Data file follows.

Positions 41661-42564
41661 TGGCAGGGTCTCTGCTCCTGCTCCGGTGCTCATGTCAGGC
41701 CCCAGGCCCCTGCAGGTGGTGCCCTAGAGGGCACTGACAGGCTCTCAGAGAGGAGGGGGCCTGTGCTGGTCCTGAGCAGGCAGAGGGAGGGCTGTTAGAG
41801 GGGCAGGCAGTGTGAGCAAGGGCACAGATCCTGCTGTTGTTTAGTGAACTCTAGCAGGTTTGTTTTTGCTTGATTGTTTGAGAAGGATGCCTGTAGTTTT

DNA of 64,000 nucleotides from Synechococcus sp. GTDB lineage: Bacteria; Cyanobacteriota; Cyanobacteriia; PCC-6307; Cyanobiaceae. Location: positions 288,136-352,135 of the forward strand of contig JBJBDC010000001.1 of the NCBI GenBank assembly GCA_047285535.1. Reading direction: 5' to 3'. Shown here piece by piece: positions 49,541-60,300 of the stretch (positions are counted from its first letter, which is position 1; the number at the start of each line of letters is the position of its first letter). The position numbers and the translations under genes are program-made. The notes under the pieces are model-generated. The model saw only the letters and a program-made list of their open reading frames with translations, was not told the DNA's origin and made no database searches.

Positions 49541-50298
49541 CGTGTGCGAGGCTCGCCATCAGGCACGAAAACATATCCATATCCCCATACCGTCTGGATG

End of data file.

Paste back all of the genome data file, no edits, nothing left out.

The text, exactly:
Positions 41661-42564
41661 TGGCAGGGTCTCTGCTCCTGCTCCGGTGCTCATGTCAGGC
41701 CCCAGGCCCCTGCAGGTGGTGCCCTAGAGGGCACTGACAGGCTCTCAGAGAGGAGGGGGCCTGTGCTGGTCCTGAGCAGGCAGAGGGAGGGCTGTTAGAG
41801 GGGCAGGCAGTGTGAGCAAGGGCACAGATCCTGCTGTTGTTTAGTGAACTCTAGCAGGTTTGTTTTTGCTTGATTGTTTGAGAAGGATGCCTGTAGTTTT

DNA of 64,000 nucleotides from Synechococcus sp. GTDB lineage: Bacteria; Cyanobacteriota; Cyanobacteriia; PCC-6307; Cyanobiaceae. Location: positions 288,136-352,135 of the forward strand of contig JBJBDC010000001.1 of the NCBI GenBank assembly GCA_047285535.1. Reading direction: 5' to 3'. Shown here piece by piece: positions 49,541-60,300 of the stretch (positions are counted from its first letter, which is position 1; the number at the start of each line of letters is the position of its first letter). The position numbers and the translations under genes are program-made. The notes under the pieces are model-generated. The model saw only the letters and a program-made list of their open reading frames with translations, was not told the DNA's origin and made no database searches.

Positions 49541-50298
49541 CGTGTGCGAGGCTCGCCATCAGGCACGAAAACATATCCATATCCCCATACCGTCTGGATG